Marc Carnicer CV

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Dr. Marc Carnicer

Assistant Professor 
Bioengineering Department, IQS.
Bioprocess development.


Marc Carnicer Heras, Laboratory of Biochemistry
Bioengineering Department, Institut Químic de Sarrià (IQS), Universitat Ramon Llull
Via Augusta 390, 08017 Barcelona, Spain
Tel: +34-932672000, e-mail:

A. Education

Universitat de Barcelona (UB) Biochemistry B.S. 2007
Uni. Autònoma de Barcelona (UAB) Advanced Biotechnology MSc 2008
Uni. Autònoma de Barcelona (UAB) Biotechnology Ph.D. 2012

B. Positions and Honors
(i) Positions and Employment

2019 – present Project Manager at Bioprocess Pilot Plant at IQS
2015 – present Assistant professor, Institut Químic de Sarrià, Universitat Ramon Llull
2014 – 2015 Specialist Researcher, INSA de Toulouse
2012 – 2014 Postdoctoral Researcher, INSA de Toulouse
2012 – 2012 Specialist Researcher, Universitat Autònoma de Barcelona

(ii) Honors

2012 PhD Extraordinary Award, Universitat Autònoma de Barcelona

C. Contribution to Science (full list of articles at Google Scholar Citations)

(i) Graduate Career: My graduate research framed inside the GENOPHYS European project (BIO2005-23733-E) aimed the Genome-Wide Comparison of Physiological Bottlenecks in Multi-Subunit Protein Production in Prokaryotic and Eukaryotic Microbial Hosts. My contributions were focused on understanding the metabolism of Pichia pastoris, a well-recognized system for recombinant protein expression, under different oxygen conditions. My studies were highly relevant as they provided new insight in the metabolome and the fluxome of this strain producing an antibody fragment as recombinant protein model. 

  1. Carnicer M, Baumann K, Töplitz I, Sánchez-Ferrando F, Mattanovich D, Ferrer P, et al. Macromolecular and elemental composition analysis and extracellular metabolite balances of Pichia pastoris growing at different oxygen levels. Microb Cell Fact. 2009;8:65–78
  2. Baumann K, Carnicer M, Dragosits M, Graf AB, Stadlmann J, Jouhten P, et al. A multi-level study of recombinant Pichia pastoris in different oxygen conditions. BMC Syst Biol. BioMed Central Ltd; 2010;4:141.
  3. Carnicer M, Canelas AB, Pierick A, Zeng Z, Dam J, Albiol J, et al. Development of quantitative metabolomics for Pichia pastoris. Metabolomics. 2012;8:284–98.
  4. Carnicer M, Ten Pierick A, van Dam J, Heijnen JJ, Albiol J, van Gulik W, et al. Quantitative metabolomics analysis of amino acid metabolism in recombinant Pichia pastoris under different oxygen availability conditions. Microb Cell Fact. Microbial Cell Factories; 2012;11:83.

(ii) Postdoctoral Career: As a postdoctoral fellow, my research was framed inside the PROMYSE European project (FP7- KBBE-2011-3-6-04) aimed at producing different kinds of bio-based products out of methanol. My work was to further understand the methanol assimilation capacities of the gram-positive strain Bacillus methanolicus and transfer these features to non-native methylotrophs such as Escherichia coli, Bacillus subtilis and Corynebacterium glutamicum.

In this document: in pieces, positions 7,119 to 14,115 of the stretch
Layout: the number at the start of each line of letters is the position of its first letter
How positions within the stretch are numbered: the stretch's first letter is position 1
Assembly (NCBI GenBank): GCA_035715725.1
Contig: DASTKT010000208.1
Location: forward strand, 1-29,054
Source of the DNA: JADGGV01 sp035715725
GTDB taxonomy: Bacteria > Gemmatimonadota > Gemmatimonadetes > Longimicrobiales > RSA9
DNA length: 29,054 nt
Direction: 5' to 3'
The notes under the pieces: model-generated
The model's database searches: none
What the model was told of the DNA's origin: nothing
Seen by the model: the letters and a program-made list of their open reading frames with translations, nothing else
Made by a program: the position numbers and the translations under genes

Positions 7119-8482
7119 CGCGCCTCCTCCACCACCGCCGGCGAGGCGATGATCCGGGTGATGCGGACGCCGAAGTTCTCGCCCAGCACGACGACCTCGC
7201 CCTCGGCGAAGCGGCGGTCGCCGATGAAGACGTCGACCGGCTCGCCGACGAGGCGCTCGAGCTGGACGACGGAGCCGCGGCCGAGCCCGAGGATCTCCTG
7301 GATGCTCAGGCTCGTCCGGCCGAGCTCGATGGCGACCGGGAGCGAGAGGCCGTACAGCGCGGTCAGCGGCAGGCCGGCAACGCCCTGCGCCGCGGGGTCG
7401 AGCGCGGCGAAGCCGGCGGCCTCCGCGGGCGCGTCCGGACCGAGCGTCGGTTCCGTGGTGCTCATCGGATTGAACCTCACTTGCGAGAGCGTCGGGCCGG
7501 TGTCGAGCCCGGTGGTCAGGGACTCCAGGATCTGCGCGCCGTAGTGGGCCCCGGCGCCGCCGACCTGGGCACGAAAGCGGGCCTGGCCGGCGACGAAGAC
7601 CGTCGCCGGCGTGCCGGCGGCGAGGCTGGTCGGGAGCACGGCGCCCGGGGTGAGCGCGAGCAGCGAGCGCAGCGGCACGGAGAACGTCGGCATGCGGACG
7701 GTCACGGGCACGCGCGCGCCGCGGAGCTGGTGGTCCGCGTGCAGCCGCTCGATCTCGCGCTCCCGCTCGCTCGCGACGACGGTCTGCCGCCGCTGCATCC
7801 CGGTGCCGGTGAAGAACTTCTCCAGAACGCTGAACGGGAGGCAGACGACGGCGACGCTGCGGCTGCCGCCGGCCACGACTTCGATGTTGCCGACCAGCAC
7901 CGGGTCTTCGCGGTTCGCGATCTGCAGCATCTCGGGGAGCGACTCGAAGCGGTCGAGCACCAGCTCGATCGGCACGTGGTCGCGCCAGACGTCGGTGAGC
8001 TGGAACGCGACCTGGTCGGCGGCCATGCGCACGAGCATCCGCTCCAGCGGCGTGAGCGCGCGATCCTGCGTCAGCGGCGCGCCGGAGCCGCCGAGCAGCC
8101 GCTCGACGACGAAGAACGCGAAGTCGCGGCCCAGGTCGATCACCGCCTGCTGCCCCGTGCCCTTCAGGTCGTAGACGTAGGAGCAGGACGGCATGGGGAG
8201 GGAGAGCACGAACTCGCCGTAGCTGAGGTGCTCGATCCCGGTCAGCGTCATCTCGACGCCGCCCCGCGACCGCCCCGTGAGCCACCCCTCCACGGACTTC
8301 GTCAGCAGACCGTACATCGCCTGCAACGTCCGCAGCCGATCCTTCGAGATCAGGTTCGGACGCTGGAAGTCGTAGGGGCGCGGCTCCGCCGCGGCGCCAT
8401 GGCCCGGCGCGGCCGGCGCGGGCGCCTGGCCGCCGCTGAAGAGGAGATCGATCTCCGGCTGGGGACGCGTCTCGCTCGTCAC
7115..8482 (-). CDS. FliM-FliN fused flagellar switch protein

1. Carnicer M, Vieira G, Brautaset T, Portais J-C, Heux S. Quantitative metabolomics of the thermophilic methylotroph Bacillus methanolicus. Microb Cell Fact. BioMed Central; 2016;15:92.
  2. Vieira G, Carnicer M, Portais J-C, Heux. S. FindPath: A Matlab solution for in silico design of synthetic metabolic pathways. Bioinformatics. 2014;30:2986–8.
  3. Delépine B, López MG, Carnicer M, Vicente C, Wendisch V, Heux S. Charting the metabolic landscape of the facultative methylotroph Bacillus methanolicus. mSystems. 2020;5:e00745-20.

(iii) Assistant professor Career: As assistant professor I started a new research line in 2018 focused on developing new sustainable production processes based on a non-food material, acetic acid. In my previous research, methanol was selected as alternative feedstock but many limitations appeared such as limited host availability, highly constrained metabolism, high oxygen demands or toxicity at rather low concentration. Acetate, in contrast, can be assimilated for a great variety of cells, including the most common industrial hosts, and its metabolisms is much less constrained compared to methanol. These facts, together with its lower price ($350 – 400 per ton) compared to glucose ($500 per ton), has converted it into a great candidate for biotechnological transformation in to value-added products from renewable sources. 

(iv) PhD thesis advisor and other graduate student programs

  1. 1 PhD Thesis on going.
  2. 12 Master Thesis (2015-2020).
  3. Jury member of PhD dissertations: 4.

(v) Scientific index. Source: WOS at 18/02/2021 

  1. H-index: 10
  2. Total Publications: 12
  3. Average citations per publication: 37.2

D. Teaching Experience

2018 – present Synthetic Biology Master Bioengineering (IQS)
2016 – present Gene to product Laboratory Master Bioengineering (IQS)
2016 – present Bioprocess Design and simulation Master Bioengineering (IQS)
2016 – present Downstream Processing Master Bioengineering (IQS)
2015 – present Downstream Processing Biotechnology Degree (IQS)
2015 – present Upstream Processing Laboratory Biotechnology Degree (IQS)
2015 – present Genomic, Proteomic and Metabolomic Biotechnology Degree (IQS)
2011 – 2012 Downstream Processing Biotechnology Degree (UAB)
2011 – 2012 Integrated Laboratory Biotechnology Degree (UAB) 
2011 – 2012 Biochemical engineering Chemical Eng. Degree (UAB)

E. Others

  1. Participation in 4 National Projects (MINECO, Spain). The last one accepted for 2020-2022 (PID2019-104350RB-I00).
  2. Participation in international Congresses: 9.
  3. Coordinator of the PROMYSE final Meeting. Barcelona 2014.
  4. Lector accreditation 2017
  5. Accredited Research Experience: 1 Sexenni (2008 – 2014)